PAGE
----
A regular expression is a way to describe sets of characters using syntactic rules. Many programming languages use or support regular expressions. A regular expression is then used by a special program or part of a programming language. This program will either generate a parser that can be used to match expressions or it will match such expressions itself.
A few examples of what can be matched with regular expressions:
- The sequence of characters "car" appearing consecutively in any context, such as in "car", "cartoon", or "bicarbonate"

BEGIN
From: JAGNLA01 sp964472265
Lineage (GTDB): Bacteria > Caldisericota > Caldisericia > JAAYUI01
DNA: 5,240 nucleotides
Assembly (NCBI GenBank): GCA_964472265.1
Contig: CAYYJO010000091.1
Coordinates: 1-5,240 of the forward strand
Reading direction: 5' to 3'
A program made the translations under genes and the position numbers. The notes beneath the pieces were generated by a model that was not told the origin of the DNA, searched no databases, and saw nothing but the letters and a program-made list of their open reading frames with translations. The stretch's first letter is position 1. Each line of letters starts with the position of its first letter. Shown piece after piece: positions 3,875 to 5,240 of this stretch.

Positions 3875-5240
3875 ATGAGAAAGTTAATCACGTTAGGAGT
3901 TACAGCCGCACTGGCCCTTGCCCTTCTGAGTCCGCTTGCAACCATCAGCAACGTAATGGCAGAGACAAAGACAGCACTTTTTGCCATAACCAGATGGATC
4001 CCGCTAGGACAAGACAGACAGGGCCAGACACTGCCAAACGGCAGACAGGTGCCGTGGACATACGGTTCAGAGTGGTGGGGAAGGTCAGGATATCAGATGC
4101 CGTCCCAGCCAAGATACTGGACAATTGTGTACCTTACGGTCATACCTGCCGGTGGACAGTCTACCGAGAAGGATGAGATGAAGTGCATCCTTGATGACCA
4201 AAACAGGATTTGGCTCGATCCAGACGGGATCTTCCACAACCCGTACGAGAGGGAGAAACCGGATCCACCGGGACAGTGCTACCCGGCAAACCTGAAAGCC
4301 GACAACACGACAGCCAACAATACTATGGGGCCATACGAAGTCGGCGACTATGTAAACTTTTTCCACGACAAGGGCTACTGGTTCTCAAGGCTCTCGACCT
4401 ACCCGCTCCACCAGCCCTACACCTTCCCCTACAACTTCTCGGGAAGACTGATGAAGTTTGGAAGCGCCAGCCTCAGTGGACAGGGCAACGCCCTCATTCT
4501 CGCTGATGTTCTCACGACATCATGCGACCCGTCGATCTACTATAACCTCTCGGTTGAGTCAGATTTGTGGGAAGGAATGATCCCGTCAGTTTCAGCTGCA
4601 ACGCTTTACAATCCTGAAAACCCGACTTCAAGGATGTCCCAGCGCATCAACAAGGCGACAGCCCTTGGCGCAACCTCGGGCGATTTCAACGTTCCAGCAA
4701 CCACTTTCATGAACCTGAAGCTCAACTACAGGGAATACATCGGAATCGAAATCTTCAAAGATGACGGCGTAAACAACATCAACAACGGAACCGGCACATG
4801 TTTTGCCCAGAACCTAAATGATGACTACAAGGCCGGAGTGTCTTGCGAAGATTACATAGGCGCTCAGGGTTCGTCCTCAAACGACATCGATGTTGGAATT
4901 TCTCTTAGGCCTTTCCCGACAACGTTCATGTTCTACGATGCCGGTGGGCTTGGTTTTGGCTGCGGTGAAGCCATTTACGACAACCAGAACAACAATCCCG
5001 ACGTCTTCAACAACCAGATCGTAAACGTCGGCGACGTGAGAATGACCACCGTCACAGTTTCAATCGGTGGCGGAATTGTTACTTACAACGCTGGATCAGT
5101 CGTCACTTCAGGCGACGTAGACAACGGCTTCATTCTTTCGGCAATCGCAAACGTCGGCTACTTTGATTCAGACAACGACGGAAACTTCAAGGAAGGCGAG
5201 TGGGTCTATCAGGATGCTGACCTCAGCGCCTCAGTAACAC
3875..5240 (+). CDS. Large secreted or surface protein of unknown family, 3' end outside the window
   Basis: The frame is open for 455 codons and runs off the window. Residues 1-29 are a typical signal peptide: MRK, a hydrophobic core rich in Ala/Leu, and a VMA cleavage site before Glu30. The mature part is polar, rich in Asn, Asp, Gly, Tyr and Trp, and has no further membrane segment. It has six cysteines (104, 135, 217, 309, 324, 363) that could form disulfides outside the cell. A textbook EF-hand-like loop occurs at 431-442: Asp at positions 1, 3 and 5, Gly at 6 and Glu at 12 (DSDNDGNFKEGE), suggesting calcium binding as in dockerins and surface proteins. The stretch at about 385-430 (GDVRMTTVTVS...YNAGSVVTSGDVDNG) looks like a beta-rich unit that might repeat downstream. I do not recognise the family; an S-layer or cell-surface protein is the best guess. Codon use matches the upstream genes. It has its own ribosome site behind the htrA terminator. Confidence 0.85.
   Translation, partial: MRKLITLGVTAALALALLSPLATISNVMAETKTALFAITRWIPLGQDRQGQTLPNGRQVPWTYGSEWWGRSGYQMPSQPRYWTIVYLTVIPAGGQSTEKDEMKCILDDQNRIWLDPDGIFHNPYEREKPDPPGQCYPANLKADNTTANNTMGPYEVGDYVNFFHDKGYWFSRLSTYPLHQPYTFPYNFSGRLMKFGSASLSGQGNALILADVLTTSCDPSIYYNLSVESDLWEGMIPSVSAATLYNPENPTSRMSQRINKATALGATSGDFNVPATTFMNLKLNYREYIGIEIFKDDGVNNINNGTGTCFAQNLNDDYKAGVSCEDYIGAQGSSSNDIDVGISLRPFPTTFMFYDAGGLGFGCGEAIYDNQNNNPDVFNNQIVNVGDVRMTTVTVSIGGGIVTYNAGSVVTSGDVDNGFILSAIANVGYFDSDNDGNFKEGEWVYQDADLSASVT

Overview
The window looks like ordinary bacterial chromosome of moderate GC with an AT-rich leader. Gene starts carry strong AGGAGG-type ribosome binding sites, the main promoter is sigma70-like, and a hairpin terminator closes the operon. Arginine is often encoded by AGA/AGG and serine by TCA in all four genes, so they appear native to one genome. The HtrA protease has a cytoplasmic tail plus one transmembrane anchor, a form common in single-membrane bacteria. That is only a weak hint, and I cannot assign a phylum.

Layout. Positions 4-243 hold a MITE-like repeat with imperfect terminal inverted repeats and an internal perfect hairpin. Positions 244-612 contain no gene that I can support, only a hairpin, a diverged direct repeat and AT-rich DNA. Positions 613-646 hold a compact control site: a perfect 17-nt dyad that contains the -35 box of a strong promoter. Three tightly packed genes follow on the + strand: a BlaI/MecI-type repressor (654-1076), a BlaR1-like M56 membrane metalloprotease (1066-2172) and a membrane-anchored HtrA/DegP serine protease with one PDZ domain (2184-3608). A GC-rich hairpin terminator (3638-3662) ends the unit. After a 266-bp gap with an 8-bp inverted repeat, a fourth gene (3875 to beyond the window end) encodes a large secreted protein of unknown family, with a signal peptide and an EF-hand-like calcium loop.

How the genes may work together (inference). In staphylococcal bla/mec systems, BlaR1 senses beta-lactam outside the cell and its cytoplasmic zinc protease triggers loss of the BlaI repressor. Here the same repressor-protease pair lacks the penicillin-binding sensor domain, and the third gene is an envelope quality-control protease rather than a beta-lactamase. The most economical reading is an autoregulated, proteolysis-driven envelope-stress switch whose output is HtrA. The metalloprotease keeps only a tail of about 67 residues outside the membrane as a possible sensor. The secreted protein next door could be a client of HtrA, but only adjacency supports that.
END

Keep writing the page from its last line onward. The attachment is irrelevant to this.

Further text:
- The sequence of characters "car" occurring in that order with other characters between them, such as in "Icelander" or "chandler"
- The word "car" when it appears as an isolated word
- The word "car" when preceded by the word "blue" or "red"
- The word "car" when not preceded by the word "motor"
- A dollar sign immediately followed by one or more digits, and then optionally a period and exactly two more digits (for example, "$10" or "$245.99"). This does not match "$ 5", because of the space between the dollar sign and the digit, nor "€25", because there is no dollar sign.
Regular expressions can be much more complex than these examples.
Many regular expression languages also support "wildcard" characters.